Frequent fliers won't have to wait quite as long at the luggage carousel, following the introduction of autonomous bag-carriers at Heathrow Airport

Aurrigo's autonomous luggage solution will speed up the process of loading aircraft (Credit: Aurrigo)

Aurrigo's autonomous luggage solution will speed up the process of loading aircraft (Credit: Aurrigo)

Autonomous vehicle company Aurrigo has developed a driverless luggage carrier for airports that speeds up the process of loading and unloading planes.

A partnership with British Airways had led to the luggage dollies being trialled at Heathrow Airport to transport bags between Terminal 5 and the baggage hall.

Following the pilot, Aurrigo will now pitch its concept to other airports across the globe.

The company’s operations director Richard Fairchild said: “Until you have seen it first-hand, it’s difficult to explain how big an operation it is moving bags around an airport.

“In Terminal 5 alone, BA operates around 900 dollies.

“The current method is to have one manually driven tug towing three dollies behind.

“It can’t move until they are all full, which means there are a lot of empty dollies waiting around.”


Aurrigo’s autonomous luggage carrier technology

The trial first began in March this year and uses the same technology adopted in Aurrigo’s driverless “pod”.

The Pod Zero was originally developed to transport people efficiently on the last stage of their journey from transport hubs to and from a wide range of destinations, including airports, offices, sports venues and university campuses.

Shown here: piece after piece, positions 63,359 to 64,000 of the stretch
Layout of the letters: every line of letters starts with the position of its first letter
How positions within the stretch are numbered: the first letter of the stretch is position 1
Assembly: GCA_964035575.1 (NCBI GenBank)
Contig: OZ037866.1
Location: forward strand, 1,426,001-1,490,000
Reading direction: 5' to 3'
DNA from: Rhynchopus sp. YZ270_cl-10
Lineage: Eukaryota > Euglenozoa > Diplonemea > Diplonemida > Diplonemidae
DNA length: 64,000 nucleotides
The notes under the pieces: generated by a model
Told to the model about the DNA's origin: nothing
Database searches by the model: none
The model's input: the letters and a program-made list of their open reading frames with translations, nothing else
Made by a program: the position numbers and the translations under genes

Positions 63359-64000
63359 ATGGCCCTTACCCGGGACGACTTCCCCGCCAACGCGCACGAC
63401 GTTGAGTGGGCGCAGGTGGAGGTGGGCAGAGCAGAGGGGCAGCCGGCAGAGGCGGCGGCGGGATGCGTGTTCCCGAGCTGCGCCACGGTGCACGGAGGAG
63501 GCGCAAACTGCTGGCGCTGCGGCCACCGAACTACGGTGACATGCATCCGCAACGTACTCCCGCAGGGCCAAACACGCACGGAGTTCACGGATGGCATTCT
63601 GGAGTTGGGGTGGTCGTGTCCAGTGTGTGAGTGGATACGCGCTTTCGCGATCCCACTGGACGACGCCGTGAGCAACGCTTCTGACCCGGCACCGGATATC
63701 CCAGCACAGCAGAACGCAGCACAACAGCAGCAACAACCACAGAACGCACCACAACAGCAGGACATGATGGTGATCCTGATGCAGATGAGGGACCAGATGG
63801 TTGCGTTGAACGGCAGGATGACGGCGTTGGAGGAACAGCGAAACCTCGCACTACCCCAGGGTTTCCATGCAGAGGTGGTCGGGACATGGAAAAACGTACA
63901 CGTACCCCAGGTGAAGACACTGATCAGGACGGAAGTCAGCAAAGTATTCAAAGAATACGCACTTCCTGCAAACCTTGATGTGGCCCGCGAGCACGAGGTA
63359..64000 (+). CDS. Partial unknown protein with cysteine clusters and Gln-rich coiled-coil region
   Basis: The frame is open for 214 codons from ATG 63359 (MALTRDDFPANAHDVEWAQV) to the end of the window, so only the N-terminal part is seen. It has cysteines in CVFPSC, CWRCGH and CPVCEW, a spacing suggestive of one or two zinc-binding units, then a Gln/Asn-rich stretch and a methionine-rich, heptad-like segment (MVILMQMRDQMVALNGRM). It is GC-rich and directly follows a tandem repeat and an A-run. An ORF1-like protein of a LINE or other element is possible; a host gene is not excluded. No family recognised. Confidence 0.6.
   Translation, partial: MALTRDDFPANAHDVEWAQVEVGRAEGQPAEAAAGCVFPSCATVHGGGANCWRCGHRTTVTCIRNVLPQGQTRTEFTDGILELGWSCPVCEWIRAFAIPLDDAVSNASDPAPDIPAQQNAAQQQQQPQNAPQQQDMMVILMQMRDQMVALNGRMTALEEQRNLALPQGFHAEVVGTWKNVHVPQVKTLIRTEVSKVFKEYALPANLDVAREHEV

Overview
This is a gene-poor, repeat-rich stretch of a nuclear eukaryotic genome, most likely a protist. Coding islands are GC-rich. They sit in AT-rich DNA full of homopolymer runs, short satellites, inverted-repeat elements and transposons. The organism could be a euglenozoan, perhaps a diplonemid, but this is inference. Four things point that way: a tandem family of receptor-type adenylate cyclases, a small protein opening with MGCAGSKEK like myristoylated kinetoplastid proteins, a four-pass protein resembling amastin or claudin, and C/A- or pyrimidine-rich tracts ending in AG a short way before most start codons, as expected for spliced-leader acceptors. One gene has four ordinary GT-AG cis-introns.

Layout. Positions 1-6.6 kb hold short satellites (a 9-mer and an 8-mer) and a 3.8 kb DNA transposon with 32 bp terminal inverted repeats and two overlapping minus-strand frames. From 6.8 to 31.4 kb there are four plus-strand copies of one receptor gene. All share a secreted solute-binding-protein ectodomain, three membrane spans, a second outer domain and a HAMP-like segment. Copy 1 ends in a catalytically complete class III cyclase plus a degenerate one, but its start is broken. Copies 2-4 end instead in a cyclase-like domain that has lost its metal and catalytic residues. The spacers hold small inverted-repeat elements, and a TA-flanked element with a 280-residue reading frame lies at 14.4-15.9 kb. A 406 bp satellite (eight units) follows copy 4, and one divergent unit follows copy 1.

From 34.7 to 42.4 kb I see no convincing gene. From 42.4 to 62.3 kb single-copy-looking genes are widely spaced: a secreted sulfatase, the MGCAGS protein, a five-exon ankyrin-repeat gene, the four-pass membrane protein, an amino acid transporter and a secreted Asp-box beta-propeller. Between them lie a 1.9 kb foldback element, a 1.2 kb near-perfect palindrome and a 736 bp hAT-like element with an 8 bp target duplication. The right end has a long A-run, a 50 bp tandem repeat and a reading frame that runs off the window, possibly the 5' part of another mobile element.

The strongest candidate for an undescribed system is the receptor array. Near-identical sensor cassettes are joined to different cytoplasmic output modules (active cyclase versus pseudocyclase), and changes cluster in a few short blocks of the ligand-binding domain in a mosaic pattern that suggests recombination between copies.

The Coventry-based company is now using its expertise in autonomous vehicles to convert existing luggage dollies, so they can operate without a driver.

The dolly is able to navigate the airfield safely through a combination of LIDAR and GPS.

Aurrigo CEO David Keene added: “Our driverless pods are now in operation all around the world and the work with BA shows how similar technology can be used in a completely different industry to deliver significant results.

“We are now exploring different ways where we can create the production line and supply chain to rapidly build thousands of these autonomous dollies.

“The world really is our oyster on this one.”

The company hopes its autonomous dollies will become an integral part of any forward-looking airport.


How British Airways is using artificial intelligence

Airline company British Airways is also exploring other areas for incorporating AI into its operations.

Alongside the trial of Aurrigo’s driverless dollies, BA is trialling the use of video analytics software that assesses aircraft as they land to inform staff on the ground of any issues relating to fuelling, cleaning and baggage.

The company has a team of 80 data scientists who are tasked with finding new services for customers, changing the way tickets are sold, guaranteeing no bags are lost and replacing airport queues with virtual ones.

autonomous luggage
British Airways CEO Alex Cruz (Credit: BA)

British Airways chairman and CEO Alex Cruz said: “It is important that we deliver the best service to our customers and that’s why we are looking for the best people to help us.

“We have a big team of specialists but British Airways and IAG Digital are open to new ideas about how we can use AI to try to reduce flight delays, eliminate airport queues or create a more personalised service for our customers – providing them with relevant in-the-moment travel updates or a unique service, like reserving their favourite seat or serving their favourite meal.”